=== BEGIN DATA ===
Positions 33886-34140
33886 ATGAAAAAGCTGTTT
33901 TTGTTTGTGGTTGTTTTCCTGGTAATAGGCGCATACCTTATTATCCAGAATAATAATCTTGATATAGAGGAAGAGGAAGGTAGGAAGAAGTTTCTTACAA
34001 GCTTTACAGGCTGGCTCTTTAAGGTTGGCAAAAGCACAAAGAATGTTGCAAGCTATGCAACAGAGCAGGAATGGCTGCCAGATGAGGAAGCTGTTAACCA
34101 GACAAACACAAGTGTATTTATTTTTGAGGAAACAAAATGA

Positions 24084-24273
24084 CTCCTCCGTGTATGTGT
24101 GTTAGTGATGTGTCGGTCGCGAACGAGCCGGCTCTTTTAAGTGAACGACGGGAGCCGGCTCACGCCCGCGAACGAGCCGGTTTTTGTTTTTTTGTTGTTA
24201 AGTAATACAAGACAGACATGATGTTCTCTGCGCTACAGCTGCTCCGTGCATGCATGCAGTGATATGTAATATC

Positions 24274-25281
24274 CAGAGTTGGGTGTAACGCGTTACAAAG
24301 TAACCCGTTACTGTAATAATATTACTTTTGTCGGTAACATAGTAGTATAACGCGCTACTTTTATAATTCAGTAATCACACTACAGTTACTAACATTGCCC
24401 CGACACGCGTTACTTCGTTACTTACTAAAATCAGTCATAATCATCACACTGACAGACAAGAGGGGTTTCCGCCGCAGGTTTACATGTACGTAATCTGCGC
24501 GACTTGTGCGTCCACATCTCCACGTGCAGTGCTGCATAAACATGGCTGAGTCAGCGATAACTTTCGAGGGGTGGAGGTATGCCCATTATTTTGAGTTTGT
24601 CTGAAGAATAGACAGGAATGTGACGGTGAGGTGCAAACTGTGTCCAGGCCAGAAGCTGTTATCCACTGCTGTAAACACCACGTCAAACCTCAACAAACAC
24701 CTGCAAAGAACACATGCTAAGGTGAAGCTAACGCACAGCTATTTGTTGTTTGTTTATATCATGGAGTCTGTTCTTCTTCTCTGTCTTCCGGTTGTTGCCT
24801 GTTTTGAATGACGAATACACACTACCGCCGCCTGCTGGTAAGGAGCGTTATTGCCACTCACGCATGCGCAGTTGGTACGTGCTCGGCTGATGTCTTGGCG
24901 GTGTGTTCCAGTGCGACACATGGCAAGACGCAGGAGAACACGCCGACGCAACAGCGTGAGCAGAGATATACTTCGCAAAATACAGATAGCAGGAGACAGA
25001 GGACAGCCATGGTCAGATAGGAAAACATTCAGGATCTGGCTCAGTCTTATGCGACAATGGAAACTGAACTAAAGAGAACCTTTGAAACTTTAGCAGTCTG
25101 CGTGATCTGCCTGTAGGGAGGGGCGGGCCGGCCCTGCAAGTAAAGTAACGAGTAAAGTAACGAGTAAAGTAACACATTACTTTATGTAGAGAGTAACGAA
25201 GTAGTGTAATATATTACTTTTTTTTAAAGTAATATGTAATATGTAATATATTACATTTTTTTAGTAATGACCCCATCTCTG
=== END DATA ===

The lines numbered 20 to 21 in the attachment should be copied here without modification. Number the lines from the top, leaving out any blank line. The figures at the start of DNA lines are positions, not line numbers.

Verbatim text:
25101 CGTGATCTGCCTGTAGGGAGGGGCGGGCCGGCCCTGCAAGTAAAGTAACGAGTAAAGTAACGAGTAAAGTAACACATTACTTTATGTAGAGAGTAACGAA
25201 GTAGTGTAATATATTACTTTTTTTTAAAGTAATATGTAATATGTAATATATTACATTTTTTTAGTAATGACCCCATCTCTG